These individual tipping points are largely being driven by human-caused climate change, which is considered to be one of nine planetary boundaries — scientifically identified limits on change to vital Earth systems that currently regulate and sustain life. Overshooting those boundaries could lead to new natural paradigms catastrophic for humanity. Climate change has its own threshold of 350 parts per million (ppm) of CO2, which is the amount that scientists say the atmosphere can safely hold, but this threshold was already passed in 1988. In 2021, CO2 exceeded 417 ppm, which is 50% higher than pre-industrial levels.
To conduct this new study, the research team used a conceptual modeling process to analyze the interactions between these five Earth subsystems. What they found was that more than a third of these elements showed “tipping cascades” even before temperatures reached 2° Celsius (3.6° Fahrenheit) above pre-industrial levels, which is the upper limit of the 2015 Paris climate agreement. At present, almost no nation on Earth is on target to meet its Paris carbon reduction goals.
Significantly, the study also found that the interactions between the tipping elements could lower critical temperature thresholds, essentially allowing tipping cascades to occur earlier than anticipated. Additionally, the researchers found that the Greenland Ice Sheet would function as an initiator of tipping cascades, while the AMOC would act as a transmitter that would push further changes, including dieback of the Amazon. Most of these tipping elements have been projected to have a destabilizing effect on each other, with the exception of the weakening of the AMOC, which could actually make the North Atlantic region colder and help stabilize the Greenland Ice Sheet.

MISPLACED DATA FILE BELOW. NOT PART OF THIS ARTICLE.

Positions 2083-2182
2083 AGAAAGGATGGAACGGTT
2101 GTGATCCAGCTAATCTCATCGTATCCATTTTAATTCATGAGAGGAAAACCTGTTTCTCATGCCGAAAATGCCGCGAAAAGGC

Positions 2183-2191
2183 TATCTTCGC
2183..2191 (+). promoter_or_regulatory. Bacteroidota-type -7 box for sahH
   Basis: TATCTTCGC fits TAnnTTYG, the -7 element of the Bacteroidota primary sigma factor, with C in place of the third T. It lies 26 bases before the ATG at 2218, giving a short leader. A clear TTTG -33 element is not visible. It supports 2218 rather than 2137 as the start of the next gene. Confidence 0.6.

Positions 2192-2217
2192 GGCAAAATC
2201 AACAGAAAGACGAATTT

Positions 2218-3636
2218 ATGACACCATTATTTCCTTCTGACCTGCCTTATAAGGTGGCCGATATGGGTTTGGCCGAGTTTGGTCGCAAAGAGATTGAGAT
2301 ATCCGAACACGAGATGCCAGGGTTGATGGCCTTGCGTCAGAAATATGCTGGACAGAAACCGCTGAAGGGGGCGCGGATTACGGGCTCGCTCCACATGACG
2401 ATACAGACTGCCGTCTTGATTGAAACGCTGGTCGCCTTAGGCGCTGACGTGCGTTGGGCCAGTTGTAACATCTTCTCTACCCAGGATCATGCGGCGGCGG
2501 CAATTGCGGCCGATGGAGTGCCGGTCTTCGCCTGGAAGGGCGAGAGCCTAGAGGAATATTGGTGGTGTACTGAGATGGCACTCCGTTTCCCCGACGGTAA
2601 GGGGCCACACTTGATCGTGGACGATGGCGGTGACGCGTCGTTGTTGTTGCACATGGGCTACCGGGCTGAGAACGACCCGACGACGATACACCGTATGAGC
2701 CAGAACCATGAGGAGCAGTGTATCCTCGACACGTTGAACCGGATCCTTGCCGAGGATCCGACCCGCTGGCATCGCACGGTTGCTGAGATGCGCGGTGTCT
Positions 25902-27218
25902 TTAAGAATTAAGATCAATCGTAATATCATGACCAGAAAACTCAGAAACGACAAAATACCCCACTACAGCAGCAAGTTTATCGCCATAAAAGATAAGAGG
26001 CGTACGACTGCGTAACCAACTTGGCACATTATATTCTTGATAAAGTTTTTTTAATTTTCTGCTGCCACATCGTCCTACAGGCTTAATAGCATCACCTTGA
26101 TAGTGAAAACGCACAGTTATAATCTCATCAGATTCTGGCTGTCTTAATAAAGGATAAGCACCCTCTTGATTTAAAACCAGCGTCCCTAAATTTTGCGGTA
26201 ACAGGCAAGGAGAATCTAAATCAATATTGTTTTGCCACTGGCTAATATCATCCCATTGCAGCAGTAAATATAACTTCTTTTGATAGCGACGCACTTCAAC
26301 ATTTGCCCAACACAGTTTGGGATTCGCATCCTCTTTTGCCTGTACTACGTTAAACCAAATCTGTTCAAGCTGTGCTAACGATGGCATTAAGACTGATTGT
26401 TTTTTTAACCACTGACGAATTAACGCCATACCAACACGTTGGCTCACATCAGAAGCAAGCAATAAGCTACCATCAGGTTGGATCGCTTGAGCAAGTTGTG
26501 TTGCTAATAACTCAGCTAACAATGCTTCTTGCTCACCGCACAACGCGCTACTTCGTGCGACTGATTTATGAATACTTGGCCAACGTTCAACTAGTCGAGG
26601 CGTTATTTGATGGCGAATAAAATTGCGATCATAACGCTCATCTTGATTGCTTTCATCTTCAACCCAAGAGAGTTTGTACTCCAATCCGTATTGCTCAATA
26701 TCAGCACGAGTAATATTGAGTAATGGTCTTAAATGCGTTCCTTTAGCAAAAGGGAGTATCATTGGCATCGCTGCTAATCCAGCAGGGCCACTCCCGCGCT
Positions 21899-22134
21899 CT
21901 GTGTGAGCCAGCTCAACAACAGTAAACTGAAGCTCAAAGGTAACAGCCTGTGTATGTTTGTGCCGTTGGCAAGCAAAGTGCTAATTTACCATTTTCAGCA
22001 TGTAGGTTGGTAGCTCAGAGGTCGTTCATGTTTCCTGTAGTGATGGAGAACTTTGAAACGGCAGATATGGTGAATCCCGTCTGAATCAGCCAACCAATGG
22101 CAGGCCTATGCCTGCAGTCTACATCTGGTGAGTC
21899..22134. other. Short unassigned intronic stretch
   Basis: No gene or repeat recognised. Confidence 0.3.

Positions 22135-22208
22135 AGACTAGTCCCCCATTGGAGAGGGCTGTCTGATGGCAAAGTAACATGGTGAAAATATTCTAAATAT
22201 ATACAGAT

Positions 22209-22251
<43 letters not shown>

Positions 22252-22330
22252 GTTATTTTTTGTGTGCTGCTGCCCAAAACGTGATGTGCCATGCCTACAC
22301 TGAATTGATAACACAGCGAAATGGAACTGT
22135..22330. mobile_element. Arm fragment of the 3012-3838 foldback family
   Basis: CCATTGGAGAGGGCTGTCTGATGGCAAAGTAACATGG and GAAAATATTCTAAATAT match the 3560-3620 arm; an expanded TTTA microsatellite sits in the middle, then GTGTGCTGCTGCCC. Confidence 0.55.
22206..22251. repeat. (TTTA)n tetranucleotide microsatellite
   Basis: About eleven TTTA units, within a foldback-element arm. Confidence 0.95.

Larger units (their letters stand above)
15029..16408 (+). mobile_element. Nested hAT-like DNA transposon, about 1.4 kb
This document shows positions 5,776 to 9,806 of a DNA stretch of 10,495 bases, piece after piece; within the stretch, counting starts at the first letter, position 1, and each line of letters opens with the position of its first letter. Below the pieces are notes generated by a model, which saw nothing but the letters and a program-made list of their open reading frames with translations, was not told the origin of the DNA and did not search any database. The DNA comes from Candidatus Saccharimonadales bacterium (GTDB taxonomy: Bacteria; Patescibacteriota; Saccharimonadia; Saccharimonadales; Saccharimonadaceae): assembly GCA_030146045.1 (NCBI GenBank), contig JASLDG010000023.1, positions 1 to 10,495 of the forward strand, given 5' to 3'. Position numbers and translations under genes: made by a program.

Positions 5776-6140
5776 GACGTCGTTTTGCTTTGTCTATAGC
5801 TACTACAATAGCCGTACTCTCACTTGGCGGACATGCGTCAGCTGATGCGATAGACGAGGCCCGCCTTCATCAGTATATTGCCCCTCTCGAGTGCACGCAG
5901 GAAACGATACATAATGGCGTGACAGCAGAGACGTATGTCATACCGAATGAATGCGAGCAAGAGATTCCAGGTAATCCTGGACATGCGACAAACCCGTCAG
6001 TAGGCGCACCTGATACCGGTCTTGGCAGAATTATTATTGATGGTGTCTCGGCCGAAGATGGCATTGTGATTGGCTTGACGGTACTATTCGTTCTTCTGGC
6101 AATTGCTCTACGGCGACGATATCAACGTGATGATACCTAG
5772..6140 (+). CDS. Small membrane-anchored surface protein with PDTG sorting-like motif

“We found that the overall interactions tend to make [things] worse, so to say, and tend to be destabilizing,” lead author Nico Wunderling, a scientist at the Potsdam Institute for Climate Impact Research in Germany, told Mongabay.
He said that the findings suggest that we already face significant risk, but that the study does not necessarily provide a forecast.
“We have made a risk analysis,” Wunderling said. “This is not a prediction, but it’s more like, ‘OK, if we have this warming, then we might face an increasing risk of tipping cascades.’”
Tim Lenton, a professor of climate change and Earth system science at the University of Exeter, U.K., and co-author of a similar study on tipping points, says the new paper is a “useful addition to the assessment of climate tipping point interactions.”